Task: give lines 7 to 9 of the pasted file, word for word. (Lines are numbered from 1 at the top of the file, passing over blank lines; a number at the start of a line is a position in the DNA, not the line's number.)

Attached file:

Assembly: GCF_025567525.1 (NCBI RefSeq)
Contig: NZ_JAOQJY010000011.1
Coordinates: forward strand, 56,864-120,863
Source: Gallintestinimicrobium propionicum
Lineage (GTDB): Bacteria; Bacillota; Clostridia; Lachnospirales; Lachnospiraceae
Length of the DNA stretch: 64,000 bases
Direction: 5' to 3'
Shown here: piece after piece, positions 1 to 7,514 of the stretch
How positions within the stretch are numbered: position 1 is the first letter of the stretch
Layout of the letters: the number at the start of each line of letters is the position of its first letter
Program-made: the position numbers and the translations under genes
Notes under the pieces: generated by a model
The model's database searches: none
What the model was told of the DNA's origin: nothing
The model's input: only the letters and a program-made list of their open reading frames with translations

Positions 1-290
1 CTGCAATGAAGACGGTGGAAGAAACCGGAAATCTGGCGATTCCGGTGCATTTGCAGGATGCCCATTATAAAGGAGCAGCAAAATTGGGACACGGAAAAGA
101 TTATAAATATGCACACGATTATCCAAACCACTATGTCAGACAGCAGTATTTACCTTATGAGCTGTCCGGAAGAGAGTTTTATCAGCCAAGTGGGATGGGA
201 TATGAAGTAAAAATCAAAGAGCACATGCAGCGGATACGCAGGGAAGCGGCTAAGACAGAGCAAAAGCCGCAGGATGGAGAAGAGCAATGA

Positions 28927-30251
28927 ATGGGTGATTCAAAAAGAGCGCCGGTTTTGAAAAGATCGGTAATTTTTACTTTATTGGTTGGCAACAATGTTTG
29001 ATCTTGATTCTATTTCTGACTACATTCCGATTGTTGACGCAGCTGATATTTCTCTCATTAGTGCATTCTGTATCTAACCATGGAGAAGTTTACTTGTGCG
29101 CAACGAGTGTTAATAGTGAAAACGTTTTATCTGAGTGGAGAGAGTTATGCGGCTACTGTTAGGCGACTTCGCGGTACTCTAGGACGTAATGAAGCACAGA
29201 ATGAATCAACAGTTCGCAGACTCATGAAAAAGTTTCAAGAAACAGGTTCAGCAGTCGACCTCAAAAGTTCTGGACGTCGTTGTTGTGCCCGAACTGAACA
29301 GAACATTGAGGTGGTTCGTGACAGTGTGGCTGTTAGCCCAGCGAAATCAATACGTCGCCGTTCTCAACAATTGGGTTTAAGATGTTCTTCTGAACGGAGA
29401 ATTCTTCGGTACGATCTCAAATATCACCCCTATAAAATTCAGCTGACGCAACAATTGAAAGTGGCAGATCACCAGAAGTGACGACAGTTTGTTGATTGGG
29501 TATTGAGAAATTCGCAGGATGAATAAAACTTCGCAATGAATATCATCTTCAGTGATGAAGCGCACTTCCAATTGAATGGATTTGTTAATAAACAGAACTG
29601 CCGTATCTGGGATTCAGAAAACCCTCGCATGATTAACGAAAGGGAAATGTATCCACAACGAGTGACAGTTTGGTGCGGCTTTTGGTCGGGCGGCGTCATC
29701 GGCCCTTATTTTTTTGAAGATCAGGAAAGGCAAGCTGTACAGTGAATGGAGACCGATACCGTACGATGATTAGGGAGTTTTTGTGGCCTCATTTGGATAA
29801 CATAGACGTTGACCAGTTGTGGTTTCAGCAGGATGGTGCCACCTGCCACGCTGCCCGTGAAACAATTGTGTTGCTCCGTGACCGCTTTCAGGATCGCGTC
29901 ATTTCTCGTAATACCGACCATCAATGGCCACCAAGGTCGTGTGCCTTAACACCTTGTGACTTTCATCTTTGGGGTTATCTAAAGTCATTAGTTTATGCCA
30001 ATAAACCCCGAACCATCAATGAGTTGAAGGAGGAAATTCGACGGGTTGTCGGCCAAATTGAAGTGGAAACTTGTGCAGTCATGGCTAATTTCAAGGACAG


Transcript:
Direction: 5' to 3'
Shown here: piece after piece, positions 1 to 7,514 of the stretch
How positions within the stretch are numbered: position 1 is the first letter of the stretch